A ship carrying enough United Nations food assistance to feed 25,000 people for one month arrived in the besieged Libyan city of Misrata today, as the World Food Programme (WFP) voiced concern once again about dwindling food stocks in the strife-torn country.
The ship, which was chartered by the International Organization for Migration (IOM), also brought a WFP team that is part of a UN inter-agency mission that will conduct a rapid needs assessment of the humanitarian situation on the ground.
The UN team will also evacuate the wounded and stranded migrants, and deliver up to 700 tons of food and blankets, kitchen sets and medical supplies.
The WFP shipment of wheat flour, pulses, vegetable oil, and high-energy biscuits is the fourth time that the agency has sent food assistance to Misrata since 7 April, delivering a total of more than 1,600 tons of food aid to civilians trapped by the fighting that erupted several months ago between Government forces and rebel groups seeking the ouster of Muammar al-Qadhafi.
WFP has chartered another vessel which is due to reach Misrata in the next few days carrying more food assistance and providing transport for other humanitarian partners.
The agency also announced today that it is extending its regional emergency operation for North Africa for three more months until the end of August. The $100 million operation aims to assist 1.5 million people affected by the violence in Libya and neighbouring countries.
WFP has also deployed experts on the ground in Libya to coordinate and strengthen logistics and telecommunications for the entire humanitarian community. A three-month special operation for the WFP-run UN Humanitarian Air Service (UNHAS) has already provided at least 15 flights between Malta, Cairo, Benghazi and Djerba.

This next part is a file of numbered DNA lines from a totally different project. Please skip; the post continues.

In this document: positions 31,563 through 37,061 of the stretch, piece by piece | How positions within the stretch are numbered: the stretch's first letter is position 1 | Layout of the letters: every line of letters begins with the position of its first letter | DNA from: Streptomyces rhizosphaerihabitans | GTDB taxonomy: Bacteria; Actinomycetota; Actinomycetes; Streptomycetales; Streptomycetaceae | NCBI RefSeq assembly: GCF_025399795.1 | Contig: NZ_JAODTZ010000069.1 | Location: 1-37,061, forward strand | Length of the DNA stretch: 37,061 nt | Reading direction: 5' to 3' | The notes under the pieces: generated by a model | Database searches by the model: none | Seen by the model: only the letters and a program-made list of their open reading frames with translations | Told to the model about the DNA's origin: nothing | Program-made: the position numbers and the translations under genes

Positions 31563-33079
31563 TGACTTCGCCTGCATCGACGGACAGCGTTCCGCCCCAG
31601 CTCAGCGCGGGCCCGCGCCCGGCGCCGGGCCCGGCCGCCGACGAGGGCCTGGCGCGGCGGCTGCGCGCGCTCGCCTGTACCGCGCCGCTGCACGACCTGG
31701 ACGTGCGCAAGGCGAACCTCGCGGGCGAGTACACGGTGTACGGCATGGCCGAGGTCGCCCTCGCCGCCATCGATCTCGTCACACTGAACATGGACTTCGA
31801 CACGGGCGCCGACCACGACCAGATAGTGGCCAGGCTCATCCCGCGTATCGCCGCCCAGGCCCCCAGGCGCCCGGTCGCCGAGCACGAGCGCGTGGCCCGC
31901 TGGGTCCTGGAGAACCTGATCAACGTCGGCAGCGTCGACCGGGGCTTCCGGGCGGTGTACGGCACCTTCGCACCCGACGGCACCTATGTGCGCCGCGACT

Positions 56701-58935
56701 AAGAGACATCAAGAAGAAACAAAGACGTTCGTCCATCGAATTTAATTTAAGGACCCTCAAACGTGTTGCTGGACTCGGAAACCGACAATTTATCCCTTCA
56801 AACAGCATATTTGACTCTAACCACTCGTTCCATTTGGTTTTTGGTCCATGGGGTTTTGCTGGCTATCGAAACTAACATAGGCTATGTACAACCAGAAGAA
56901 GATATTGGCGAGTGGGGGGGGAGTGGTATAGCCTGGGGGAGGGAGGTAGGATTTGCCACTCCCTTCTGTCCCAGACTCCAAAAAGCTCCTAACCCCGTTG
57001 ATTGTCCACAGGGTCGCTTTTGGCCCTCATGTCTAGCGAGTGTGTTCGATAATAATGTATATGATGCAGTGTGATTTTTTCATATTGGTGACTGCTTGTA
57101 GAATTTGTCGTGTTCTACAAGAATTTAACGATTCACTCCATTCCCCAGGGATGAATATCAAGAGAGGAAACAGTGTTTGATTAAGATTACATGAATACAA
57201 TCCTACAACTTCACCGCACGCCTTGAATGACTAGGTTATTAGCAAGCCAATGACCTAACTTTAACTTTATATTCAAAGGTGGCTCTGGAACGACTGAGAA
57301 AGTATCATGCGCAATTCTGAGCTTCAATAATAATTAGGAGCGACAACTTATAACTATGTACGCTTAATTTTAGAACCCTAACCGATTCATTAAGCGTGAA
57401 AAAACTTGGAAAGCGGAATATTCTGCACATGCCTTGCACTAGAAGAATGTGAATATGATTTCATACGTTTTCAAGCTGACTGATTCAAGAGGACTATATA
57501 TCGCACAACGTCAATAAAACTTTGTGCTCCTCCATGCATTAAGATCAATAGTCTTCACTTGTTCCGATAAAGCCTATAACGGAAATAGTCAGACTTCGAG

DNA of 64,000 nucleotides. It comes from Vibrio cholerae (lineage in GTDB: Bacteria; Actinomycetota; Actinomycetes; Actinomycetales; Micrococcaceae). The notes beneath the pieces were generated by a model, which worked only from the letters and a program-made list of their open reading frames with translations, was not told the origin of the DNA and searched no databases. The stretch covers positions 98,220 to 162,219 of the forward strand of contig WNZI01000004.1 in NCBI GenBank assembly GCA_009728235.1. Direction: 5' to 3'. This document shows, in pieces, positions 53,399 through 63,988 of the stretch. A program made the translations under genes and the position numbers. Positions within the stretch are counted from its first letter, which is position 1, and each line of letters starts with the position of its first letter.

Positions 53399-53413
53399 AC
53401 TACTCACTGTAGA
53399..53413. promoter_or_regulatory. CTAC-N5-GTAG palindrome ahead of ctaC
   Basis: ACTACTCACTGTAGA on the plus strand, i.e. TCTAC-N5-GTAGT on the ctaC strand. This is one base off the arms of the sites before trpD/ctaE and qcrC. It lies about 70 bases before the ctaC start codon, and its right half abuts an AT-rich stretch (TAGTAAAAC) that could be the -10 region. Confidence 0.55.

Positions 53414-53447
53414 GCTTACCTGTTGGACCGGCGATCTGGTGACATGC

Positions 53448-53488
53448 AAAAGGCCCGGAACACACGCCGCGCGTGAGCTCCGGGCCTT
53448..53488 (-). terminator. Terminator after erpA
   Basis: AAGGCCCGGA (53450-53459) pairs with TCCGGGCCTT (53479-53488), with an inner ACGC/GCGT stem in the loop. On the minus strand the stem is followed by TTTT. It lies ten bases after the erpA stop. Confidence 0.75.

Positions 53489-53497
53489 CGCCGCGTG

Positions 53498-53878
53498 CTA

The air operation is currently facing a shortfall of close to $3 million and may have to end unless funds are mobilized, WFP warned.
Also today, the UN-ordered panel investigating human rights abuses in Libya submitted its report, which states that Government forces have committed war crimes and crimes against humanity during the course of their crackdown on opposition forces.
The three-member International Commission of Inquiry, dispatched by the UN Human Rights Council, called on the Government of Libya to immediately cease acts of violence against civilians and to thoroughly investigate all alleged violations.
Meanwhile, diplomatic efforts to help resolve the crisis in Libya are continuing. Yesterday UN Under-Secretary-General for Political Affairs B. Lynn Pascoe told the Security Council that the Secretary-General and his Special Envoy to Libya, Abdul Elah al-Khatib, the African Union and other stakeholders have been making every effort to narrow the differences between the parties and to begin a credible negotiating process.
He noted that the parties remain sharply divided on how to start peace talks, with the Government adamant on a truce, including the cessation of an international bombing campaign, and the opposition demanding that Mr. Qadhafi and his family first relinquish power.
The pro-democracy movement emerged in Libya in February following similar protests in Tunisia, Egypt and other countries across North Africa and the Middle East.